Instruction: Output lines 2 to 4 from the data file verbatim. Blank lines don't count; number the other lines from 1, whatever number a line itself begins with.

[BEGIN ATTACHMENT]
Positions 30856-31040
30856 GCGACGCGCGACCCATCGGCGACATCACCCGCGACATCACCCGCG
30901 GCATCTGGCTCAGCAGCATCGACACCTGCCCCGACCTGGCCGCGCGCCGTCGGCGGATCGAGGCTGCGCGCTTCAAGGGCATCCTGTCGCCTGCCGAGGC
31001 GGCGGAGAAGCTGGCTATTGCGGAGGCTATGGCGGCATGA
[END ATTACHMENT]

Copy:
30856 GCGACGCGCGACCCATCGGCGACATCACCCGCGACATCACCCGCG
30901 GCATCTGGCTCAGCAGCATCGACACCTGCCCCGACCTGGCCGCGCGCCGTCGGCGGATCGAGGCTGCGCGCTTCAAGGGCATCCTGTCGCCTGCCGAGGC
31001 GGCGGAGAAGCTGGCTATTGCGGAGGCTATGGCGGCATGA